In January next year a new committee is born. Twenty marketers meet to discuss public sector marketing skills under the banner of the Chartered Institute of Marketing.
No danger of hyperventilating with excitement about that, you may think, but there is a mounting buzz in the world of local authorities -- a positive sense of excitement about marketing for the public sector. At a time when most parts of the private sector are cutting back, public sector marketing is a growth industry. Not just in terms of size but in sophistication too. Skills developed in the private sector to meet the profit motive are being transferred to the public sector for non-profit services.
One local council to take marketing by the throat is Knowsley Metropolitan Borough Council. Last year it set up a marketing department as an in-house agency, with 11 staff, including three marketing managers. Head of marketing David McElhinney, says his team markets Knowsley's "product mix" -- 30 product categories from a plant nursery to refuse collection and a legal department -- using the same techniques as private sector marketers. Research, graphic design, mailshots and advertising are all done in-house on a 5m pounds marketing budget.
As you might expect, there is the odd gripe from other departments about marketing spend. But, says McElhinney, there's less complaining at Knowsley than he experienced in the private sector. Increasingly the complainers are reaping the benefits.
Classic retail marketing skills helped launch Knowsley's new leisure centre, for example. McElhinney drew on and adapted skills he learned as a store manager and later marketing manager at Littlewoods. It starts with research. He has developed a customer profile identification where local residents are mailed and then asked to complete an indepth questionnaire about the new centre. Raising awareness among consumers is top priority.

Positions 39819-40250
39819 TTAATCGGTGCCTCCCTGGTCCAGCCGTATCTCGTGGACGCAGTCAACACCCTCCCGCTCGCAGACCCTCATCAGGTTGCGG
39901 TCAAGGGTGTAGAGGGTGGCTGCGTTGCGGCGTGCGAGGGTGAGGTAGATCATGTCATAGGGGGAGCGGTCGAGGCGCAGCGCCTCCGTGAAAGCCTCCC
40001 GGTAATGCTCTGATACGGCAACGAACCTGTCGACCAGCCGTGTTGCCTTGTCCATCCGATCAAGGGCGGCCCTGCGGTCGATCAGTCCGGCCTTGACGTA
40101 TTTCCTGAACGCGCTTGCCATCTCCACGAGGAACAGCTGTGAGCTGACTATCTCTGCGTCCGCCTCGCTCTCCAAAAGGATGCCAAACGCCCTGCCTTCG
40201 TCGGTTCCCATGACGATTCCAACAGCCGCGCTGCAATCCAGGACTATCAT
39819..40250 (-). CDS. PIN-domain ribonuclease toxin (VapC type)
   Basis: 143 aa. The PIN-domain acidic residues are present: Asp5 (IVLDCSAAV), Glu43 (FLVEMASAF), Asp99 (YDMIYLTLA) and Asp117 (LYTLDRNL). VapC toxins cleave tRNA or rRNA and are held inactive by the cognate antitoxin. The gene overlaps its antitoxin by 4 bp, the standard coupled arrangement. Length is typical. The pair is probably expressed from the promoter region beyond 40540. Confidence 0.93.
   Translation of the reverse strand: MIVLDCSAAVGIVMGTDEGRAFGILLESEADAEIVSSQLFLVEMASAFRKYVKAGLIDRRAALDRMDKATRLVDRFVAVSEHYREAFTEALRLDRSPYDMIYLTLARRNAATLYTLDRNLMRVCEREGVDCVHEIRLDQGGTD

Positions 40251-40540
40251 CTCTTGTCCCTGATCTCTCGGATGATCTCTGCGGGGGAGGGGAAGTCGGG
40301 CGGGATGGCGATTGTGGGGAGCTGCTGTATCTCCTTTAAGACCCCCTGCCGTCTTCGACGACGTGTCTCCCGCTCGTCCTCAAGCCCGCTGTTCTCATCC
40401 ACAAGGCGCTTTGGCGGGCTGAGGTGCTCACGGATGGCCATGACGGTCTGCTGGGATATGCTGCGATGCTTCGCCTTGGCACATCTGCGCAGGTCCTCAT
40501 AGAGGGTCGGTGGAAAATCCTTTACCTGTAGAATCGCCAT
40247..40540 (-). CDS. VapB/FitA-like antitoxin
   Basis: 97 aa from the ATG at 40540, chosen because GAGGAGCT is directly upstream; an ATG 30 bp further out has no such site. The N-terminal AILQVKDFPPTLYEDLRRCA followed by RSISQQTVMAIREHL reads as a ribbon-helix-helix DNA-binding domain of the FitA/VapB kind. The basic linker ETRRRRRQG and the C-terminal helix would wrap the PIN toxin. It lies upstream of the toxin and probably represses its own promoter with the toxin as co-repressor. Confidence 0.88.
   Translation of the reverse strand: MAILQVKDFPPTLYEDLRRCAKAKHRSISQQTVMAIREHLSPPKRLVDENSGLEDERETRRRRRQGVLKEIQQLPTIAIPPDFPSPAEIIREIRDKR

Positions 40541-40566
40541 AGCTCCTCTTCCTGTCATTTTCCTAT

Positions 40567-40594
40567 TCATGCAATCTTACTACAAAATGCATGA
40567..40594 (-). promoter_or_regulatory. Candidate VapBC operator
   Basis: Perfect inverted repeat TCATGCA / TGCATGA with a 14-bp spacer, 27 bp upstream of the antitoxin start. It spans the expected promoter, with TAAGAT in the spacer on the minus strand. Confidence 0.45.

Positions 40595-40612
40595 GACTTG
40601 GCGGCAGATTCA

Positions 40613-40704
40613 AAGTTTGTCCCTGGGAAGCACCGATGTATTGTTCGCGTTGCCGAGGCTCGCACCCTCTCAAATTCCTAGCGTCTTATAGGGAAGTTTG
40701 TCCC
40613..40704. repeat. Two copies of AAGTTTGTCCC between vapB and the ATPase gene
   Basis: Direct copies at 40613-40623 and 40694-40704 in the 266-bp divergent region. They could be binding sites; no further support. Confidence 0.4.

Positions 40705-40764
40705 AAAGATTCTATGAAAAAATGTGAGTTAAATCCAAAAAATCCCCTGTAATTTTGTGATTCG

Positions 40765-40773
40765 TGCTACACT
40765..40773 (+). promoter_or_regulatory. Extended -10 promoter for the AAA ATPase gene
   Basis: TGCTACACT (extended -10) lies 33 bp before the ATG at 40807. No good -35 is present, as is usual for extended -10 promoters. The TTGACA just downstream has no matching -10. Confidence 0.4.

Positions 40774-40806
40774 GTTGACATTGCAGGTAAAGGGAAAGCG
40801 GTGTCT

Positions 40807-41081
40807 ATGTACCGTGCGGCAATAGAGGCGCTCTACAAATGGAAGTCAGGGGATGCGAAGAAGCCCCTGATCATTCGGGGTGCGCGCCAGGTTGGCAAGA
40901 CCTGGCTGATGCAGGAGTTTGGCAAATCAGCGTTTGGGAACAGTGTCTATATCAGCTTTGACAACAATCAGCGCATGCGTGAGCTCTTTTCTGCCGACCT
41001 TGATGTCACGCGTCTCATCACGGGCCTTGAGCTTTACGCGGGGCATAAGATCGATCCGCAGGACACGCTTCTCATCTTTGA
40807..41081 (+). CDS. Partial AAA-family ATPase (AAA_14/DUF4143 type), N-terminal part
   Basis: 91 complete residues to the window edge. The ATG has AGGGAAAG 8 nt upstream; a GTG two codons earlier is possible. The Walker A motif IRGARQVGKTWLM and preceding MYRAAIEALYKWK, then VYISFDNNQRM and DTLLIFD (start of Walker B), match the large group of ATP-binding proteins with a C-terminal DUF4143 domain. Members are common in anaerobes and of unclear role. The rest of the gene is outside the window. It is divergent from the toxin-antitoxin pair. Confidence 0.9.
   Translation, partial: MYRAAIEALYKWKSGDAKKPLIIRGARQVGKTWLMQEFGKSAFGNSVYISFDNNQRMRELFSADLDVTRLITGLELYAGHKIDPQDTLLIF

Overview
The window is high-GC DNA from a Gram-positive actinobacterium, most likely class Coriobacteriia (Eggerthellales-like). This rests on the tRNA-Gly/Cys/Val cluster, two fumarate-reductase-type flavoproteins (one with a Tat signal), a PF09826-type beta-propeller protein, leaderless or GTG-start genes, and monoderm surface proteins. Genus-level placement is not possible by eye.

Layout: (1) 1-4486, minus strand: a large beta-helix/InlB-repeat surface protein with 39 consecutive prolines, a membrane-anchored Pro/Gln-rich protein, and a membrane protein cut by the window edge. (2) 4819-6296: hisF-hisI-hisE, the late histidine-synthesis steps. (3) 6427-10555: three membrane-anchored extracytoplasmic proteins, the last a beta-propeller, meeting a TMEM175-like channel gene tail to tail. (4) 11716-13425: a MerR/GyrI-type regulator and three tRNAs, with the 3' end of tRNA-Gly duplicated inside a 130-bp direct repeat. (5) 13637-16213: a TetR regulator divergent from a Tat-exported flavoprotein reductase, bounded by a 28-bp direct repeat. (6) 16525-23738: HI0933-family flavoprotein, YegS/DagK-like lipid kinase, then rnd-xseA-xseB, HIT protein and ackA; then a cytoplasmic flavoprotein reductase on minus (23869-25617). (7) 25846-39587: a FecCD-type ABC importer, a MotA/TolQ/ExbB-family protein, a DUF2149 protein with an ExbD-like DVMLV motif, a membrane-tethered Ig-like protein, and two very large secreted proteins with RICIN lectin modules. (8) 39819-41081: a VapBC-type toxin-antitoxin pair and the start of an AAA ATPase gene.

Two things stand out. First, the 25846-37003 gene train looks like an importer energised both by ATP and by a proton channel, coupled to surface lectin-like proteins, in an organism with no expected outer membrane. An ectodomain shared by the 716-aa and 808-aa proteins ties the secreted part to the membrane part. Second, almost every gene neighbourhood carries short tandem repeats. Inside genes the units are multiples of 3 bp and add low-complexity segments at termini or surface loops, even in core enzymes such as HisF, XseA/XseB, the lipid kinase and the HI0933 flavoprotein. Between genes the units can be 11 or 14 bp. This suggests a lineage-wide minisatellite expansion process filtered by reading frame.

Trafford Metropolitan Greater Council too claims marketing sills are helping it to serve its 215,000 residents more effectively. "The sleepy old council idea is quickly vanishing," says marketing manager, Ian Ratcliffe. "Marketing strategy is essential to help us survive in this more demanding climate, since it is all about setting priorities and avoiding being a victim by failing to give the public what they want."
Providing residents with what they want -- a full range of leisure, education, recreation, economic and social services -- and making them aware that their local authority does that efficiently and quickly, is the goal of marketing. McElhinney believes that "people expect you to speak on their behalf and sometimes act as their voice of protest," particularly when there may be a threat such as plans to build a new motorway in the borough. It's often a case of no news being good news: "When people don't complain, we know that we're doing well."
Brent conducted borough-wide market research on library usage which has led to a closer understanding of the nature of its customers and their experience. As a result, Brent has reincorporated its library service within a marketing framwork, so that the residents actually receive the services they want.
Trafford wanted similar gains from its in-depth market research to investigate the views of both its residents and those in over 400 local authorities towards environmental issues last August. It found that 83% of Trafford's residents wanted the council to establish a formal policy explaining its position and aims on Green issues. As a result of its findings, Trafford is to introduce an environmental audit by its environment and leisure department and a range of other initiatives on recycling and pollution. Only a few years ago, such activities would have received little attention, or none at all.
Of course, it doesn't always work out that way. Some councils have to concentrate the marketing resources they have on highly specific activities. …